"How Do I Tell People What I Do?" Language for Massage and Bodywork Therapists

 
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This question recently came up during our weekly Bodywork Project Office Hours Call, where participants have a chance to ask questions and get direct feedback both from me and the other members of the group.

It’s such a good question!

This particular student was getting ready to reach out to meet with other professionals in her area, and she practices a hybrid of several modalities to create a unique experience for each of her clients.

The problem was that she wasn’t sure how to communicate what the heck it was that she did during sessions.

Whether you’re speaking to clients or to potential clients at a networking event, the most important thing you can do is to mirror them by speaking their language.

If a client comes to you and tells you that their energy is off and their heart chakra feels closed, you need to be able to communicate in that language. They will connect with you when you speak about how your modality can open chakras or shift energy.

You don't want to respond by giving them a run-down of the cellular components of fascia and how that might be contributing to the feeling of being closed off in their thoracic inlet.

They'll tune you out, and not get the most from your work together because you're not meeting them where they are.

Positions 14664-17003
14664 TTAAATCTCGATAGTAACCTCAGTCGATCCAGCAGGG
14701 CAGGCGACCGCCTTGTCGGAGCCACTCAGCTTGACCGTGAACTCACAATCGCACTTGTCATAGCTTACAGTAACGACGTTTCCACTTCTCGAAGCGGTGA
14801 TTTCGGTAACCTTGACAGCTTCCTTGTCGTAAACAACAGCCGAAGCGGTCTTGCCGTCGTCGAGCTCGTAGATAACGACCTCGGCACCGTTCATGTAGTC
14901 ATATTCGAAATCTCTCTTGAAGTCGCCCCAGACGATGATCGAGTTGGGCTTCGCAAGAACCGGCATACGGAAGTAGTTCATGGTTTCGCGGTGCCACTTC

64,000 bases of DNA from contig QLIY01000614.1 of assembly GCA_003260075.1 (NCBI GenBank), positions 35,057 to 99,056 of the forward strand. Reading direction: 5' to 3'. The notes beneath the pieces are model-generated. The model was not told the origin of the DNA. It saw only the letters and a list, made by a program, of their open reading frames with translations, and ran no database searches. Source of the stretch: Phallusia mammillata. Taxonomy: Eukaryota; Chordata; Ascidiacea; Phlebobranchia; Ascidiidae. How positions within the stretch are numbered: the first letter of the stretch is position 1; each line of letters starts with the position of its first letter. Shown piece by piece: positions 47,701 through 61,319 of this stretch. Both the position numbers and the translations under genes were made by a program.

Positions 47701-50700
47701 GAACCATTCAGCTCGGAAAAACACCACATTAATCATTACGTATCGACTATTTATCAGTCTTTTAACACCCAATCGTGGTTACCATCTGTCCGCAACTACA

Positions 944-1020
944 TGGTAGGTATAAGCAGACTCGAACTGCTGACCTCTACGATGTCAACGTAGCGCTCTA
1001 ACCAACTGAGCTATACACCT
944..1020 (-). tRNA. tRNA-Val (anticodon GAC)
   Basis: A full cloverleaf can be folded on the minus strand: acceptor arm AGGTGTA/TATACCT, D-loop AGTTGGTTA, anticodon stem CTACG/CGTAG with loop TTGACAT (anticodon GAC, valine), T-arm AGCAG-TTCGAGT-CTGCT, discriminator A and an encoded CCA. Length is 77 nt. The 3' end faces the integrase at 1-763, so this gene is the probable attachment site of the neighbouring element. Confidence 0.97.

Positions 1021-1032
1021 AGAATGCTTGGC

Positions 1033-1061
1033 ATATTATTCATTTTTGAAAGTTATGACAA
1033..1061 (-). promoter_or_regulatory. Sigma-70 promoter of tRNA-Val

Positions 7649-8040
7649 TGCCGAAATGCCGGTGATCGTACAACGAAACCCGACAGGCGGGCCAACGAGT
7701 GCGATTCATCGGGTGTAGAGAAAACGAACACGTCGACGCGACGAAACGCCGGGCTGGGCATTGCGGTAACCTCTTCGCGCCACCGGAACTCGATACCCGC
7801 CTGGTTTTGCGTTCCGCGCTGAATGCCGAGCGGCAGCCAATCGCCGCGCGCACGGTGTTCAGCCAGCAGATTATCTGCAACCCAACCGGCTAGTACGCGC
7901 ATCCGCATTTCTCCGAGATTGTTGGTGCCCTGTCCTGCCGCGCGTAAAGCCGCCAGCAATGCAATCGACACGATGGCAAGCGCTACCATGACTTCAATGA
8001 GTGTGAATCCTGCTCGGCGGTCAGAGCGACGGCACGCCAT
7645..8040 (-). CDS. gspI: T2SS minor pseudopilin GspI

If you’re speaking with other professionals, it’s the same idea. Ask questions first — find out what type of work they do, but also who they enjoy working with and what their dreams are for their practice.

Then, you can meet them where they are and really connect, using language that will make sense to them.

If you meet someone at a networking event, and she tells you that she loves working with people with headaches because her work releases tension in the shoulders, mirror that back by talking about the physical aspects of the work you do. If you create a connection, you can always expand on that and explain the energetic side of your work as you continue to talk.

Most folks are somewhere in the middle -- they may be interested in both anatomy and energy, as it pertains to the issues they're struggling with and the work that they do.

And one more tip when you’re networking, especially with other bodyworkers — please remember that we are all colleagues.

We all deserve respect and kindness. Every modality can help people — none is “better” than any other, and there are plenty of clients to go around. Together, we can all lift one another up!

Focus on connecting and being fully present, rather than on impressing, and you’ll begin to not only enjoy networking, but you’ll see more results.

If you'd like to learn more about the steps you can take to build your massage or bodywork practice, take the Bodyworker Clarity Quiz. You’ll receive a Quickstart Guide to help you along your journey. You can do this!